Phase Separation driven Heterochromatin Formation as a Regulatory Mechanism for Repeat Silencing and Cellular Differentiation
Pericentric heterochromatin in mouse and Drosophila assembles via heterochromatin protein 1 (HP1) in a self-organizing manner into distinct nuclear subcompartments that are called chromocenters. During development chromocenters change their structure and protein compositions in dependence of their protein composition and posttranslational modifications. This process is important for the silencing of transcription from repeat sequences within chromocenters. We are investigating the role of phase separation processes for chromocenter establishment and function to reveal structure-function relationship as well as their changes in dependence of the developmental stage.
The Imhof group studies the proteomic composition of distinct chromatin domains, the mechanisms that operate to maintain the composition of histone modifications and the associated proteins at a given DNA locus. We are interested in the effect of the concentration of key metabolites on the activity of enzymes that establish a specific chromatin structure and investigate how the modification patterns of changes upon physiological challenges such as memory formation or ageing. Our main model system is the fruit fly Drosophila melanogaster. It is also an excellent system to investigate the role of genomic conflict in the formation of species, which is mediated by incompatible chromatin and is another big interest of the lab.
Zentrallabor für Proteinanalytik (Protein Analysis Unit)
Großhadernerstr. 9 / Raum NC01.043
Phone: +49 89 2180 75420
The Rippe lab has a long-standing interest to reveal structure-function relationships of chromatin subcompartments and underlying assembly mechanisms. Within this are of our research we are studying dense heterochromatin foci (chromocenters) involved in silencing of repeat transcription, the nucleolus and RNA polymerase II subcompartments as site of active transcription and complexes of PML nuclear bodies at telomeres. The functional properties of these macromolecular assemblies are dissected by fluorescence microscopy based methods in conjunction with deep sequencing techniques at the single cell level.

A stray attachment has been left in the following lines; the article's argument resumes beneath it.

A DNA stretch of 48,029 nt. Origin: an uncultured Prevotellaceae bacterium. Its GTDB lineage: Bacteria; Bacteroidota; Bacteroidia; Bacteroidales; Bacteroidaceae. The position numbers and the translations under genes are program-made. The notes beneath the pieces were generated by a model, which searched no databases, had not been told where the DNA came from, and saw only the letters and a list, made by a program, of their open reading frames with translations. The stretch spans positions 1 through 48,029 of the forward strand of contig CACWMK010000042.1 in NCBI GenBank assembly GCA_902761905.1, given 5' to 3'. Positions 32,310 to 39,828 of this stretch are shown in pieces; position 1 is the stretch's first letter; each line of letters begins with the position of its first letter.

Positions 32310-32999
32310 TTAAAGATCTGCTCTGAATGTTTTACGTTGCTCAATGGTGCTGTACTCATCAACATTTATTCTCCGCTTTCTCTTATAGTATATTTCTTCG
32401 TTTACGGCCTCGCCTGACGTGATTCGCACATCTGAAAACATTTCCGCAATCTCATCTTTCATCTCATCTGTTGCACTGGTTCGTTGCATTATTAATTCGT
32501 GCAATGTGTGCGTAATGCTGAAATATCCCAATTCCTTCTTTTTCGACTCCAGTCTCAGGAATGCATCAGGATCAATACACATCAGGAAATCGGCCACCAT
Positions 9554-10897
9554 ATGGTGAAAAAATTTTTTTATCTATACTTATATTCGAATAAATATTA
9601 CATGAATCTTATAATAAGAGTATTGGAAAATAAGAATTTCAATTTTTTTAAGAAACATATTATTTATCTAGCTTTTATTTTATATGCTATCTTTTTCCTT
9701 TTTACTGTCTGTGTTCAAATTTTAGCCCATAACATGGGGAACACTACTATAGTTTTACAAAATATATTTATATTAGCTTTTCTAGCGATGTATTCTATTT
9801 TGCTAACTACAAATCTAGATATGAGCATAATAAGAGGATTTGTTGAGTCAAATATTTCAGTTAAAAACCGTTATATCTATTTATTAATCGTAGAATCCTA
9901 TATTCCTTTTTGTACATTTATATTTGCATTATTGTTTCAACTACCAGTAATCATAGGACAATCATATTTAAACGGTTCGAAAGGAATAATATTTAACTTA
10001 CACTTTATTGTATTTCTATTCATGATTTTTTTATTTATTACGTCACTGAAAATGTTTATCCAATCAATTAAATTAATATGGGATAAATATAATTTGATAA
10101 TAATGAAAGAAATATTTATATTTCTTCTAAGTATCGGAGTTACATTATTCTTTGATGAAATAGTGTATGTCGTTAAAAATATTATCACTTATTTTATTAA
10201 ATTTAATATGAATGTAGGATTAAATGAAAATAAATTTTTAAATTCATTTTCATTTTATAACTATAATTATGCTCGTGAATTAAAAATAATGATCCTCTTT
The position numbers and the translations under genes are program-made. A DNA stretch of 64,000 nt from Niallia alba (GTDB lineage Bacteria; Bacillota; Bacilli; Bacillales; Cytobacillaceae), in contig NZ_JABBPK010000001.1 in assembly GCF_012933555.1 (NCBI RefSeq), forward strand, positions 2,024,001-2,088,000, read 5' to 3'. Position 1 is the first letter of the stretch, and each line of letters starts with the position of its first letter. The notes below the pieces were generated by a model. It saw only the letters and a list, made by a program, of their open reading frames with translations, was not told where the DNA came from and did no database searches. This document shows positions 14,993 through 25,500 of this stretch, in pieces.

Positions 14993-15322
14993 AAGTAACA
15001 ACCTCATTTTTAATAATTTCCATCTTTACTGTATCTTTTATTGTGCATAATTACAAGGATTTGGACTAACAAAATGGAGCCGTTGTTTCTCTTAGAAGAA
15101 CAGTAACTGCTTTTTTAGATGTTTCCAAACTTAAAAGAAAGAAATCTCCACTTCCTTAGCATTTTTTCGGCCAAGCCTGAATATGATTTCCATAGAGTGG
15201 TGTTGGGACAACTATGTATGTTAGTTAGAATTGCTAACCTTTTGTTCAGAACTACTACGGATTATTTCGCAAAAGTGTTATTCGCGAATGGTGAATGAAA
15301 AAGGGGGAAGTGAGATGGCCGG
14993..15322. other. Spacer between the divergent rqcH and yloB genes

Trojanowski J, Frank L, Rademacher A, Grigaitis P, Rippe K (2021) Transcription activation is enhanced by multivalent interactions independent of liquid-liquid phase separation. bioRxiv: 2021.2001.2027.428421
Lukacs A, Thomae AW, Krueger P, Schauer T, Venkatasubramani AV, Kochanova NY, Aftab W, Choudhury R, Forne I, Imhof A (2021) The Integrity of the Speciation Core Complex is necessary for centromeric binding and reproductive isolation in Drosophila. bioRxiv: 2021.2002.2005.429932
Frank L, Weinmann R, Erdel F, Trojanowski J, Rippe K (2021) Transcriptional activation of heterochromatin by recruitment of dCas9 activators. In Enhancers and Promoters: Methods and Protocols, Borggrefe T, Giaimo BD (eds), in press. New York: Springer Nature
Kochanova NY, Schauer T, Mathias GP, Lukacs A, Schmidt A, Flatley A, Schepers A, Thomae AW, Imhof A (2020) A multi-layered structure of the interphase chromocenter revealed by proximity-based biotinylation. Nucleic Acids Res 48: 4161-4178
Frank L, Rippe K (2020) Repetitive RNAs as Regulators of Chromatin-Associated Subcompartment Formation by Phase Separation. J Mol Biol 432: 4270-4286
Erdel F, Rademacher A, Vlijm R, Tunnermann J, Frank L, Weinmann R, Schweigert E, Yserentant K, Hummert J, Bauer C, Schumacher S, Al Alwash A, Normand C, Herten DP, Engelhardt J, Rippe K (2020) Mouse Heterochromatin Adopts Digital Compaction States without Showing Hallmarks of HP1-Driven Liquid-Liquid Phase Separation. Mol Cell 78: 236-249 e237